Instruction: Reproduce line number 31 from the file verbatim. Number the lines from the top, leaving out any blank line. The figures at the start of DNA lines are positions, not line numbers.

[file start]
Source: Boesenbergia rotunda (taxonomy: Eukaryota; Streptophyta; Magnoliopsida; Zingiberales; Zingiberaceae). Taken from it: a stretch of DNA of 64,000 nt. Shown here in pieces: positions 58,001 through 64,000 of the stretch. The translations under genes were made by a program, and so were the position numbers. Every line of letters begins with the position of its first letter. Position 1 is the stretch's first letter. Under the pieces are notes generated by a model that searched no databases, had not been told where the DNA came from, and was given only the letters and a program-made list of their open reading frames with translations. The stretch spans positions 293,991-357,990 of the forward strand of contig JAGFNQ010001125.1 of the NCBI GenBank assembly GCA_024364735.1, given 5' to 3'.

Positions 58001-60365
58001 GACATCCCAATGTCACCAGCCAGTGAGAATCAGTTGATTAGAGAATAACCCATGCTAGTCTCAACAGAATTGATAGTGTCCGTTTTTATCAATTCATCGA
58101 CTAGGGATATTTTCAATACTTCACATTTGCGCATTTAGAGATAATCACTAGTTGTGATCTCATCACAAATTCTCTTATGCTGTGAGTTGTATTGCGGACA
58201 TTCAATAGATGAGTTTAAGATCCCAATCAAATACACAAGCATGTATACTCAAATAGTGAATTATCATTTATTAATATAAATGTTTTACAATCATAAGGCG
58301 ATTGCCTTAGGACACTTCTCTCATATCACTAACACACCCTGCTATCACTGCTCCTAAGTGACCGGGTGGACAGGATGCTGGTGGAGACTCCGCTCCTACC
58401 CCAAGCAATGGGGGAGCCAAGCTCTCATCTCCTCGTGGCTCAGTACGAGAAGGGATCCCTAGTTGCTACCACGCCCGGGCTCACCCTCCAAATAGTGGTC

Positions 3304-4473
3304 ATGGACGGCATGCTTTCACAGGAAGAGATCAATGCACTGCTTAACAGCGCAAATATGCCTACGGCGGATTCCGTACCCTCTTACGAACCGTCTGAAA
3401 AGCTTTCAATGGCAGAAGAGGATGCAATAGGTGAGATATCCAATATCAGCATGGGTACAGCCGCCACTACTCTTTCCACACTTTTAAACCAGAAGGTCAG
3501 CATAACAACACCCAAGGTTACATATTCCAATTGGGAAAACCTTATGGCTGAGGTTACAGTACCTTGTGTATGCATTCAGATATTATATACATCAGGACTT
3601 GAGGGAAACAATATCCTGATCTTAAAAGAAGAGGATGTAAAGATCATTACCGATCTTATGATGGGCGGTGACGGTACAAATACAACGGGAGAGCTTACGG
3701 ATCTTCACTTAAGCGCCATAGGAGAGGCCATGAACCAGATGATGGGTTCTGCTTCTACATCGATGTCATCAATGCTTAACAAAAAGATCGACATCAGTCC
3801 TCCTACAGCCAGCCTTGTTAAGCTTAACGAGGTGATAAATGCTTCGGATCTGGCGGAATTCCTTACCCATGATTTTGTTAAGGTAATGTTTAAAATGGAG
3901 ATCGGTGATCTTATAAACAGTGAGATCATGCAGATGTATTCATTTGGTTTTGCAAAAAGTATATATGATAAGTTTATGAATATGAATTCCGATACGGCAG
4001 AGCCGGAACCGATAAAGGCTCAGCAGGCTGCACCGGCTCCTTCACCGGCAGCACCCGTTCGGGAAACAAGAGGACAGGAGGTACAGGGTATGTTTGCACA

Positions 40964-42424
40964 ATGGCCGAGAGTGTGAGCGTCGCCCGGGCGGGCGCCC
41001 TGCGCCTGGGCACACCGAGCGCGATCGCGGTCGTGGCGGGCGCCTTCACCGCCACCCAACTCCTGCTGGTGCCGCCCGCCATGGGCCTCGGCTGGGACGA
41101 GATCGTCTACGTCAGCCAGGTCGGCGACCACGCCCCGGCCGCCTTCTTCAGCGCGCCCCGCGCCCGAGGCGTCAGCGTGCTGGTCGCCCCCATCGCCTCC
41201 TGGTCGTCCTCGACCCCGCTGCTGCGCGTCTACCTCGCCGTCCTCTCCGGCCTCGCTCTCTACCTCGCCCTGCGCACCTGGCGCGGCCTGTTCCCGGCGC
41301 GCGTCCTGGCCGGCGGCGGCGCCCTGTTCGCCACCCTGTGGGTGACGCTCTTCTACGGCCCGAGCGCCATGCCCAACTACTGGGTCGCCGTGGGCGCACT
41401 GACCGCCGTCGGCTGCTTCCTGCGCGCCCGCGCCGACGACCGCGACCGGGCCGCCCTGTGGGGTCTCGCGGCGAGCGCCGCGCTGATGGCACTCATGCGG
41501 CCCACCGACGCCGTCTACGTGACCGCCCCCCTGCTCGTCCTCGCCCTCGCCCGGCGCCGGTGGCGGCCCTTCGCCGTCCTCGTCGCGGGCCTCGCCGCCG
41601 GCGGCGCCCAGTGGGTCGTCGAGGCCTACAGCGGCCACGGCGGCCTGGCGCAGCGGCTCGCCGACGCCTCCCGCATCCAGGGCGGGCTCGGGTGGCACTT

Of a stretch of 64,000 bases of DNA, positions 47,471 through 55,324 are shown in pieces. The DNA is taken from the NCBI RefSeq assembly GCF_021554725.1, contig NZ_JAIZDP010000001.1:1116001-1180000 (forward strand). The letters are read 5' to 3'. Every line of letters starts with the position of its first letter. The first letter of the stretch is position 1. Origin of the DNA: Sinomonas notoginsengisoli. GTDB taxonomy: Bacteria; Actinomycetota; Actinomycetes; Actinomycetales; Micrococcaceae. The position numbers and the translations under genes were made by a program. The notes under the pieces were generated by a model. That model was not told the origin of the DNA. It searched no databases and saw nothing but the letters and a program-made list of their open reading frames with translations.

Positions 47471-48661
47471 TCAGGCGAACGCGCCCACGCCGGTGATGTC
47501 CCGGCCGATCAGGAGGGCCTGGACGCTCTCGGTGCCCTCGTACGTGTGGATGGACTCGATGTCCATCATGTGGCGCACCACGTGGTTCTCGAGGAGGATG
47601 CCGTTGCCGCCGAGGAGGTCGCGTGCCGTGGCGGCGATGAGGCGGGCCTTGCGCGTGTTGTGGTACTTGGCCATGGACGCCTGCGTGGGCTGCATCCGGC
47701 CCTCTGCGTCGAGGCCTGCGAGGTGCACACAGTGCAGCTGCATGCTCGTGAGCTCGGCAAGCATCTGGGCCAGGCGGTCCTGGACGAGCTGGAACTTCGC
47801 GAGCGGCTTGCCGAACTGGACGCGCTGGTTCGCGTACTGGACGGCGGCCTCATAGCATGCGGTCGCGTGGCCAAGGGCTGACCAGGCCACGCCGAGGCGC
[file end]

47701 CCTCTGCGTCGAGGCCTGCGAGGTGCACACAGTGCAGCTGCATGCTCGTGAGCTCGGCAAGCATCTGGGCCAGGCGGTCCTGGACGAGCTGGAACTTCGC